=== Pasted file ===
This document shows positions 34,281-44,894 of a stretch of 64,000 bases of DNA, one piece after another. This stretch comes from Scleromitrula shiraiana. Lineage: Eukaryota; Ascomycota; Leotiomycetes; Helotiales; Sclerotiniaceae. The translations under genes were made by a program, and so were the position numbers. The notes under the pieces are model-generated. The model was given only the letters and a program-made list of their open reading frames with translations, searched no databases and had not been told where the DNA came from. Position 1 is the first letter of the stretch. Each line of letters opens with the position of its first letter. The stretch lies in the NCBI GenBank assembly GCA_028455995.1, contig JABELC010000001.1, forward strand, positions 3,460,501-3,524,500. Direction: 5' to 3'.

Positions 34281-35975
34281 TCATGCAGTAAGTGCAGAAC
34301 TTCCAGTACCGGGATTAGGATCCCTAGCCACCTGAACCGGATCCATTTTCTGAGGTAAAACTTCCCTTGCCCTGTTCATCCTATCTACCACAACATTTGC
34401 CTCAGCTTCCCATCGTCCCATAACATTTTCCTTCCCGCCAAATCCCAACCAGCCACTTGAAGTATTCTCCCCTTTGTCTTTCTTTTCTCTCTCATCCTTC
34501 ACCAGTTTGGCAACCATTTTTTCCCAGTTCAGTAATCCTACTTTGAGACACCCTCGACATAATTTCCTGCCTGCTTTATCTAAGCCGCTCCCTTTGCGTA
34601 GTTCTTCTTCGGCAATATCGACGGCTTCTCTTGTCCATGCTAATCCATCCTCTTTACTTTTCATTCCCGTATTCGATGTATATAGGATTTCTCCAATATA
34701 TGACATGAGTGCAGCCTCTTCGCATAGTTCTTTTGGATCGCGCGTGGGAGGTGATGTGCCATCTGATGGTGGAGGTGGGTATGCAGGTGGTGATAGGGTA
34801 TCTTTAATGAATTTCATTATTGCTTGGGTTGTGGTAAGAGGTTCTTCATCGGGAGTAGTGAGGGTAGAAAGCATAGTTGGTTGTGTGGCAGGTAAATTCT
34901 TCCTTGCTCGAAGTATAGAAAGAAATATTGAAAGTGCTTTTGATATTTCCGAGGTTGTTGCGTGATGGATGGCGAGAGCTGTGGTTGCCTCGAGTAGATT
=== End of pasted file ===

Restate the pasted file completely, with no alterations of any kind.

This document shows positions 34,281-44,894 of a stretch of 64,000 bases of DNA, one piece after another. This stretch comes from Scleromitrula shiraiana. Lineage: Eukaryota; Ascomycota; Leotiomycetes; Helotiales; Sclerotiniaceae. The translations under genes were made by a program, and so were the position numbers. The notes under the pieces are model-generated. The model was given only the letters and a program-made list of their open reading frames with translations, searched no databases and had not been told where the DNA came from. Position 1 is the first letter of the stretch. Each line of letters opens with the position of its first letter. The stretch lies in the NCBI GenBank assembly GCA_028455995.1, contig JABELC010000001.1, forward strand, positions 3,460,501-3,524,500. Direction: 5' to 3'.

Positions 34281-35975
34281 TCATGCAGTAAGTGCAGAAC
34301 TTCCAGTACCGGGATTAGGATCCCTAGCCACCTGAACCGGATCCATTTTCTGAGGTAAAACTTCCCTTGCCCTGTTCATCCTATCTACCACAACATTTGC
34401 CTCAGCTTCCCATCGTCCCATAACATTTTCCTTCCCGCCAAATCCCAACCAGCCACTTGAAGTATTCTCCCCTTTGTCTTTCTTTTCTCTCTCATCCTTC
34501 ACCAGTTTGGCAACCATTTTTTCCCAGTTCAGTAATCCTACTTTGAGACACCCTCGACATAATTTCCTGCCTGCTTTATCTAAGCCGCTCCCTTTGCGTA
34601 GTTCTTCTTCGGCAATATCGACGGCTTCTCTTGTCCATGCTAATCCATCCTCTTTACTTTTCATTCCCGTATTCGATGTATATAGGATTTCTCCAATATA
34701 TGACATGAGTGCAGCCTCTTCGCATAGTTCTTTTGGATCGCGCGTGGGAGGTGATGTGCCATCTGATGGTGGAGGTGGGTATGCAGGTGGTGATAGGGTA
34801 TCTTTAATGAATTTCATTATTGCTTGGGTTGTGGTAAGAGGTTCTTCATCGGGAGTAGTGAGGGTAGAAAGCATAGTTGGTTGTGTGGCAGGTAAATTCT
34901 TCCTTGCTCGAAGTATAGAAAGAAATATTGAAAGTGCTTTTGATATTTCCGAGGTTGTTGCGTGATGGATGGCGAGAGCTGTGGTTGCCTCGAGTAGATT